Little changes around the house can make a big difference in your energy use over time. How one Team Power Smart newbie adopted an energy-saving lifestyle

by Michelle Hopkins 

I’ve always considered myself to be an energy conscious person: I shut off the lights when I leave a room; I use the dryer as little as possible; I turn down the thermostat at night. But it wasn’t until a recent dinner conversation, where people were talking about ways to cut their hydro bills, when I decided to see what else I could do. The next day, I logged on to BC Hydro’s website, where I saw various tips and tools around saving energy. I immediately signed up for Team Power Smart to start the year-long Energy Reduction Challenge.

First off, to participate, you’ll need a smart meter and at least 12 months of billing history at your current address. Then, log on to MyHydro, set up a password and follow the prompts. It’s simple and easy to navigate.  Members can earn a $50 reward if they reduce their electricity use by 10% over 12 months. What’s more, BC Hydro offers instructions to get started and tracking tools to help motivate you along the way. 

When you are all set, the site will direct you to a wealth of information, including 21 no-cost ways to save electricity (bchydro.com/21tips). They include tips such as unplugging electronics when not in use and the PVR while on vacation, as well as taking advantage of natural light, fixing leaky faucets and skipping the heat-dry setting on the dishwasher. It seems a few small steps are all it takes to save energy and money. In addition, by logging on to my MyHydro account, I can track my progress with detailed data showing my usage over my billing period. I can even track my progress on the Team Power Smart member page, including comparing my usage from the past and with my neighbours.

To launch my 12-month energy-saving challenge, I’m tracking my consumption journey over a week to see what lifelong changes I can glean. My goal was to follow as many of the 21 tips as I could to see if, at the end of the week, I had reduced my energy use.

Day 1: Saturday 

I started by going through each room of my house to see where I might be wasting energy, and money. The first thing I did was unplug all of my small appliances and electronics, including the coffee maker, radio and the seldom-used television in the basement. Then, I lowered the thermostat to 20° C during the day and put on a sweater.  When you are away from your home, BC Hydro recommends you lower your thermostat to 16° C to save even more energy. By turning off the lights each time I left the room, even for a few minutes, I wondered if I’d notice a change. The next morning, I logged onto my MyHydro account and saw a 2% reduction from the previous day’s usage. Before bed, I charged my iPhone instead of keeping it plugged in overnight. Even though I knew that last move wouldn’t decrease my usage by much, it seemed like a good habit to get into.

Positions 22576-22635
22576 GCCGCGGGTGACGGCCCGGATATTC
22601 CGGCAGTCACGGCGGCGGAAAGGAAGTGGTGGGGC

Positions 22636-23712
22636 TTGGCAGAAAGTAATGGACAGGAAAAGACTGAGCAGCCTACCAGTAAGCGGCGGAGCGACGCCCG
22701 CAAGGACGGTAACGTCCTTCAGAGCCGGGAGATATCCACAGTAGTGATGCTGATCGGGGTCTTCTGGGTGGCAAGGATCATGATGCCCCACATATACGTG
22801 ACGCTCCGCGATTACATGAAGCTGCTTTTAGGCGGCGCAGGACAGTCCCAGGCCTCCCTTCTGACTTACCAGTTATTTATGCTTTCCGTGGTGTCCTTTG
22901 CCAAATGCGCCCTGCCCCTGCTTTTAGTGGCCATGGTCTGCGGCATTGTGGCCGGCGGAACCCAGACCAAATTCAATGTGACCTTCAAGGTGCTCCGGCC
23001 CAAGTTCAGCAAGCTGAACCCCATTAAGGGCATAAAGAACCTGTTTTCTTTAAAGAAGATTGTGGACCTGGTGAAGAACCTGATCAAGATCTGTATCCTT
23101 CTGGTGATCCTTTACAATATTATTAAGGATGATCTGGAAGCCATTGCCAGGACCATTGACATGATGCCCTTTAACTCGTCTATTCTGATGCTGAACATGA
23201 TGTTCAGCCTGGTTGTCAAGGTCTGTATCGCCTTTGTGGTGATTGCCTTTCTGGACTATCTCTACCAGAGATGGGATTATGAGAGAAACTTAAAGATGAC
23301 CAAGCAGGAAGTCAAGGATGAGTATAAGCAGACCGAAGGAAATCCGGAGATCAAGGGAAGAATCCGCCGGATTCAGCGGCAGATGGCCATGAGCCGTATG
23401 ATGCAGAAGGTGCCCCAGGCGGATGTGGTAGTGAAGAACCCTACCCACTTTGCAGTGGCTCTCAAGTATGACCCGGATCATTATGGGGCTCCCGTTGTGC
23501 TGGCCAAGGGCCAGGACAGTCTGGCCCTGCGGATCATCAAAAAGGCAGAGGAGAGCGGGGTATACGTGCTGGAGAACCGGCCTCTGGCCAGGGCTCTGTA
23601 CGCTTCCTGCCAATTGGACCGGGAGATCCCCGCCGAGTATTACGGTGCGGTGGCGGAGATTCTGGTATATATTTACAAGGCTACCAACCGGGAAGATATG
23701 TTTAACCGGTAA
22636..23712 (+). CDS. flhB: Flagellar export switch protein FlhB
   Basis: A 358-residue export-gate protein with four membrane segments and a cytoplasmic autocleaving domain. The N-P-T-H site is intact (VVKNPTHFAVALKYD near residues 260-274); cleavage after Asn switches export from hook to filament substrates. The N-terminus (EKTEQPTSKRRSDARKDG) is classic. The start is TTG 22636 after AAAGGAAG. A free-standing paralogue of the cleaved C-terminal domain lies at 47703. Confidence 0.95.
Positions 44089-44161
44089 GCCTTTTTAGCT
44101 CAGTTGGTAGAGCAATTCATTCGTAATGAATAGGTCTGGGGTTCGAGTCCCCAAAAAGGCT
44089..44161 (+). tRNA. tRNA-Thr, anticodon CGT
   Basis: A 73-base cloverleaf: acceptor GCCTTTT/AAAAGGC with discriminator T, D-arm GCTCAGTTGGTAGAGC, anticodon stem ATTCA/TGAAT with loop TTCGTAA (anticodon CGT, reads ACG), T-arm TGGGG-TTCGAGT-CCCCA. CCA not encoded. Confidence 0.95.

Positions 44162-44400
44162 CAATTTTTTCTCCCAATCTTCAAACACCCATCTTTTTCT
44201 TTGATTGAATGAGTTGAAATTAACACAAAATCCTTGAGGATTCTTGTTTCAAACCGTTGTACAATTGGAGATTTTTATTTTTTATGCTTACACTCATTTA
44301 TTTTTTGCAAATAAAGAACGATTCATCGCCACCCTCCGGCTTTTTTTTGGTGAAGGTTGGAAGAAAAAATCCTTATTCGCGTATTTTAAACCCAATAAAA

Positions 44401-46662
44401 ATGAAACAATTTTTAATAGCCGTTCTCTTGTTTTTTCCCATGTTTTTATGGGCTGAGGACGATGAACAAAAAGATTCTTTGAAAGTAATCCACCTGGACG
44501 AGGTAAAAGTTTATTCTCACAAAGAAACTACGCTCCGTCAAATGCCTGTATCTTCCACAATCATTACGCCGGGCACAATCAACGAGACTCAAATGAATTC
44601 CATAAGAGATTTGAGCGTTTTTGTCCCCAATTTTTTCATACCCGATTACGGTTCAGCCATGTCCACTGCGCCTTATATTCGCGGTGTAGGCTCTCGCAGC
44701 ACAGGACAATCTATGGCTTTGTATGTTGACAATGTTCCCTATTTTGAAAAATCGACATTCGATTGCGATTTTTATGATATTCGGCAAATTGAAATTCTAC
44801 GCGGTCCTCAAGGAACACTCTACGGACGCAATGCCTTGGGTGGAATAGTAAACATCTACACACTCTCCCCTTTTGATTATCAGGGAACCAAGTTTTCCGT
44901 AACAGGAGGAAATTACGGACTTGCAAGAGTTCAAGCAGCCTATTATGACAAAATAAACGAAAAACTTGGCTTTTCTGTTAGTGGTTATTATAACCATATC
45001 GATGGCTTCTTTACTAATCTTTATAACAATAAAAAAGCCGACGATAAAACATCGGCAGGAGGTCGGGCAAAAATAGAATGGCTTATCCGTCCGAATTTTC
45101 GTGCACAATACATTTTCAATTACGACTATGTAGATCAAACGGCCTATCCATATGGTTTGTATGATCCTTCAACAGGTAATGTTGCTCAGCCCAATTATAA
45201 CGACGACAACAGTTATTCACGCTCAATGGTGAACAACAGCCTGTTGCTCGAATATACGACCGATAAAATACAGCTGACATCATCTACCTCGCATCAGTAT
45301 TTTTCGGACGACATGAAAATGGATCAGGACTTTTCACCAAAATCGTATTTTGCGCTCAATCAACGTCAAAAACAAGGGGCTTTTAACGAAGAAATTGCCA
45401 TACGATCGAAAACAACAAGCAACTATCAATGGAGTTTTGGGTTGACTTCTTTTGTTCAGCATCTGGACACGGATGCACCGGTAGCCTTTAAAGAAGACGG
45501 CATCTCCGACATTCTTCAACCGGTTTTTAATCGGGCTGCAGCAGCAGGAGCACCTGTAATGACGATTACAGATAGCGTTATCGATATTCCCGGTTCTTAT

Tip #1: Keep your toes toasty. Buy slippers for everyone in your home. Then lower your thermostat by two degrees to save 5% on your heating bill. Lowering it five degrees could save 10%. Save as much as $72 a year.

Day 2: Sunday 

I started the day by lowering the settings on my refrigerator. (Each refrigerator has different settings – some number levels from 1 to 5, one being the lowest, while other refrigerators’ settings are in Celsius). My manual recommends setting the temperature at Level 4 for both the fridge and the freezer. After further investigation, I realized I could adjust it a bit warmer, to Level 3, to use less energy. That night, I checked the food in my fridge and freezer and everything was chilled just right. 

Tip #2: You can save $25 a year by keeping your fridge and freezer at their optimal temperatures. For your fridge, consider setting the temperature between 2° C and 3° C and your freezer should be at -18° C.

Day 3: Monday 

Loading the dishwasheriStock

My goal today was to see if my fully loaded dishwasher would work well on the light setting, which is normally reserved for fine and delicate dishes. I also wanted to test if the dishes would dry in a decent amount of time if I skipped the heat/dry cycle. In the end, both rounds performed beautifully: my dishes came out just as clean as they did on the regular cycle and, while they took a little more time to dry, it wasn’t a problem. 

Tip #3: That heat-dry setting is expensive. If you do one load of dishes per day, and let them air-dry instead, you could save about $37 a year.

Day 4: Tuesday

Doing the laundry efficientlyiStock